Words have the power to transform the world. Free expression is an integral human right. So states the mission of the PEN American Center, founded in 1922. Based in New York City, PEN seeks to support persecuted and imprisoned writers, defend free expression, and advance literature and international cultural exchange.
Supported by a 2015 NEH grant, PEN American Center is preserving and digitizing more than 1,200 hours of recordings from 800 events previously unavailable to the public. The project is being conducted in partnership with Princeton University, where portions of the collection are currently housed, and whose detailed finding aid is now available. Some of the recordings are now available on the PEN America Web site.
For example, you can listen to Writing in a Racialized Society, a 1992 panel discussion in which Hazel Carby, Paula Giddings, Toni Morrison, Cornel West, and John Edgar Wideman discuss writing in a society where race plays a key and polarizing role. Or dip into Alienation, a 1986 PEN Congress dialog with George Conrad, Jiri Grusa, Herberto Padilla, Salman Rushdie, Susan Sontag, and Derek Walcott about the nature of alienation and the state. An Evening of Forbidden Books from 1982 features a dozen major writers and thinkers discussing and celebrating banned books.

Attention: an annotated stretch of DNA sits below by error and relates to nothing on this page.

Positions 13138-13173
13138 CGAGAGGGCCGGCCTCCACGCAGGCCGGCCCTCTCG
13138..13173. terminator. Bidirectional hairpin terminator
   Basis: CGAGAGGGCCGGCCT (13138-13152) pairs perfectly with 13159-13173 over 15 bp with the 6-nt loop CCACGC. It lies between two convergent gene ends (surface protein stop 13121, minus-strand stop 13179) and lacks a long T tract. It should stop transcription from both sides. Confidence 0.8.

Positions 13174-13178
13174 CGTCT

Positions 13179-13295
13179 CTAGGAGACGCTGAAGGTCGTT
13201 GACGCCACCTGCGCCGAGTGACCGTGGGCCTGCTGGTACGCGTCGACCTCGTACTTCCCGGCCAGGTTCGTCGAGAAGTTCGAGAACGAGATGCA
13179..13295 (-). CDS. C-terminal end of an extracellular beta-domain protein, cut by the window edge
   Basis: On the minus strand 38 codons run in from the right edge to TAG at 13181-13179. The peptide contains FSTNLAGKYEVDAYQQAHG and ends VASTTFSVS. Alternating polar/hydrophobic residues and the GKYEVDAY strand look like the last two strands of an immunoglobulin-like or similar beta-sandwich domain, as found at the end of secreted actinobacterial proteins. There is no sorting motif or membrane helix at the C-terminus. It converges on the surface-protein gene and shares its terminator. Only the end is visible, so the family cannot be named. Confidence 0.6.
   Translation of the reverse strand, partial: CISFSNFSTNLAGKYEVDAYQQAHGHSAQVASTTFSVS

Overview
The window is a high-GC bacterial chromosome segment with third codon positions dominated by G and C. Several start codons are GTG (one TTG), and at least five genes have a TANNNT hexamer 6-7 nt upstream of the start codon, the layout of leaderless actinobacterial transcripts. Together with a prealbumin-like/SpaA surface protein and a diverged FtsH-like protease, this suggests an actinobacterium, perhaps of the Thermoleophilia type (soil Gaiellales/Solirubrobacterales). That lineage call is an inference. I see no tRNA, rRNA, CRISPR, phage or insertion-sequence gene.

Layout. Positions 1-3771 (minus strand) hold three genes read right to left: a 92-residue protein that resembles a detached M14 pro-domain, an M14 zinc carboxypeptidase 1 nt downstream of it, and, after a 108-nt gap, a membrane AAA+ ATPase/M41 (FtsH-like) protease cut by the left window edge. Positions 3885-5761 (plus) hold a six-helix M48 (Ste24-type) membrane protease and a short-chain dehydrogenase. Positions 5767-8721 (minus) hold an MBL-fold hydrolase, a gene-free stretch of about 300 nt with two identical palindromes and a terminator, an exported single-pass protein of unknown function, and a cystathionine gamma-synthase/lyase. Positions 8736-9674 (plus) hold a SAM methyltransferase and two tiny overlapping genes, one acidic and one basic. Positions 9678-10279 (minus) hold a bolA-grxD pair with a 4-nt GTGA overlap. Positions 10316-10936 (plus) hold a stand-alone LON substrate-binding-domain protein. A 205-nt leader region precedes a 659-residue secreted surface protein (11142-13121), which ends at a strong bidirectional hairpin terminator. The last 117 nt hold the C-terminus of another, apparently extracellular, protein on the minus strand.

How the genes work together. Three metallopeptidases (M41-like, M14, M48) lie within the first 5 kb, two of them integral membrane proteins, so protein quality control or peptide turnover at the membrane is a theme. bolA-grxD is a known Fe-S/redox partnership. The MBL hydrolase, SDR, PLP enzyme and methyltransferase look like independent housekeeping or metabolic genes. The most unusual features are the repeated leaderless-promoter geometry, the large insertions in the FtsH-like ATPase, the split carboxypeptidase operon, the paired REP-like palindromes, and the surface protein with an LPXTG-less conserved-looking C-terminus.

Learn More, Read the Complete Blog Post
Direct to Finding Aid
Direct to Online Recordings (More to Come) via PEN America Web site.
See Also: Details About the NEH Grant (via NEH)